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5 reasons for Meet

Five reasons to use Meet as a video meeting tool in your organization

Especially now, when public life has largely been moved indoors (be it as home office or home schooling) and relatives or friends should better not be visited (social distancing), I keep seeing tweets like this:

"Seeking videotool" - I now read this very often and always answer. But here for all: meet-app.io of @kopanobv - no login, no download - privacy guaranteed! #twlz #datenschutz #opensource Please RT for schools

In this blog post, you will find five reasons for using Meet as a video meeting tool. I try to explain what’s so different about Meet from the video calls that can be made via Google, WhatsApp, etc.

Meet belongs to the one who runs it

Meet is a service that can be operated by an organization itself. This means you can run a server with it yourself. This sounds quite complex, but thanks to for example, Univention or Docker it’s not that complicated for those who are in that business anyway.

The additional effort is worth it: because with it an organization can run its own video conferencing service. This creates independence from the availability of a cloud or ensures that conversations remain truly private.

Meet is a virtual building

Meet is like a house full of meeting rooms. It consists of rooms that can be open or closed. Whoever wants to enter a room must know the address of the room. And one may need access rights (user name, password) to enter it.

The big difference to services like Skype is that you are not called via Meet. You meet in a room at a time you agreed on before. This means that you are not torn away from the current event when it suits the other party, as is the case with the telephone. You arrange to meet decentrally via e-mail or messenger and then have time for each other.

Try it yourself! In this Blogpost I explain how easy it is to use our free splash.meet-app.io.

Meet is not only encrypted, but also direct communication

The calls then take place directly from one device to another. Neither video nor audio data flows via servers. The whole thing works like this: Someone enters one of the rooms with his device. A so-called TURN service is used to record how this device can be reached. The whole thing is also done by other people. The TURN service now knows where the picture and sound of all participants must flow to so that they can see and hear each other.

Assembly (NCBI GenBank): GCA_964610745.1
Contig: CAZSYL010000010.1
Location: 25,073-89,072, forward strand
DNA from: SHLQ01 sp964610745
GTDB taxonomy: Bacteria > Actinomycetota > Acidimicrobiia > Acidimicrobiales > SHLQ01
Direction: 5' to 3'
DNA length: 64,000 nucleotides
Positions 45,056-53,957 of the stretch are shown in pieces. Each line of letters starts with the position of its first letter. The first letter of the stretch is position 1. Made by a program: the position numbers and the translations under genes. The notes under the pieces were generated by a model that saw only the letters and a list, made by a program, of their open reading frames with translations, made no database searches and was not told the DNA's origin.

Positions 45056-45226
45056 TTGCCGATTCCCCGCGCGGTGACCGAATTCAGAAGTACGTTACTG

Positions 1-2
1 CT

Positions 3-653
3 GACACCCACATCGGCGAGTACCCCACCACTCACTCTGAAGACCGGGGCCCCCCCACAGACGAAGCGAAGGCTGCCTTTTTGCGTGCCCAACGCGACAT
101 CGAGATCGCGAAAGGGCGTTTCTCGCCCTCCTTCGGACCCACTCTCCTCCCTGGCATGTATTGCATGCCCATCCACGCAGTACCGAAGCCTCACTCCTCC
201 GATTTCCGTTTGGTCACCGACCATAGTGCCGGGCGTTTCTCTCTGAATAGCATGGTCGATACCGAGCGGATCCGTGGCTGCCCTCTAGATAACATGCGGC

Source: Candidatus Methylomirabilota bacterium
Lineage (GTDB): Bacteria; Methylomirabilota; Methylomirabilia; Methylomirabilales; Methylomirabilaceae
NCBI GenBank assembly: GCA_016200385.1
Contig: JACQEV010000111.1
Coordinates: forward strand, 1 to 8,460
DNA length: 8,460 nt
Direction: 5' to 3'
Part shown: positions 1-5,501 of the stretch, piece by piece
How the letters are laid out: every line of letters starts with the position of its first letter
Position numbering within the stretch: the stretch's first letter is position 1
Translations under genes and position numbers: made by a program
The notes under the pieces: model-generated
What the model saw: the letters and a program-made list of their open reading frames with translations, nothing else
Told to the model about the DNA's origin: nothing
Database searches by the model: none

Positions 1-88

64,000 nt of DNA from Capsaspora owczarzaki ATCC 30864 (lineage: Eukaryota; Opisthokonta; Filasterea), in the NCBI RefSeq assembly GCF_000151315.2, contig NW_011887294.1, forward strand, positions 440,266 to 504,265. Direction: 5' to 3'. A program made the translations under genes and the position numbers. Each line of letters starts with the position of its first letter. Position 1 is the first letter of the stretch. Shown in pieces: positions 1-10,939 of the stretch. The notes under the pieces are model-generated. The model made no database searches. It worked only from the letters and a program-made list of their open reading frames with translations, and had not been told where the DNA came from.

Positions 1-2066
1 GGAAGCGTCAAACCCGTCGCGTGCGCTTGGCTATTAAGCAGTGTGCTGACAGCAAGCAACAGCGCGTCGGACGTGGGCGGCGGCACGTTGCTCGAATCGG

This form of connection has the advantage that there is no central point where all data pass by. This makes it much more complex to listen in on conversations (keyword: data protection).

Meet is flexible

Meet on all devices

Meet can be run on a PC, a MAC or even under Linux. All it needs is a modern browser (for example Chrome or Firefox), a webcam, a speaker and a microphone. Meet also works on smartphones with iOS or Android. There, webcam, speaker and microphone are of course included.

On all devices, Meet offers to be installed as an app the first time you use it. This is a so-called Progressive WebApp (PWA). For users it feels like a real app, only that it is actually a website.

And you can trust that?

Yes. If you trust the person running the Meet instance, you can trust that. Because then you know that the systems are reliable. Meet itself is open source. That means that anyone can look at the source code of the system and check if anything is different. And if you don’t have the know-how to do it yourself (like I do), you can ask well-known software developers to do it for you.

More than these five reasons for Meet as a video meeting tool?

All solutions have their advantages and disadvantages. So naturally also Meet. As an on-premise solution, it must of course be operated by itself. Those who strive for digital sovereignty will see this as the ultimate advantage. Meet makes web meetings. No more and no less. If you are looking for a solution quickly, it might be too complex for you.

More than any text says of course the self-experiment. On meet-app.io there is more about Meet. There are also links to downloads and the source code. For a quick self-experiment as a user, splash.meet-app.io invites you.

Andreas
Andreas

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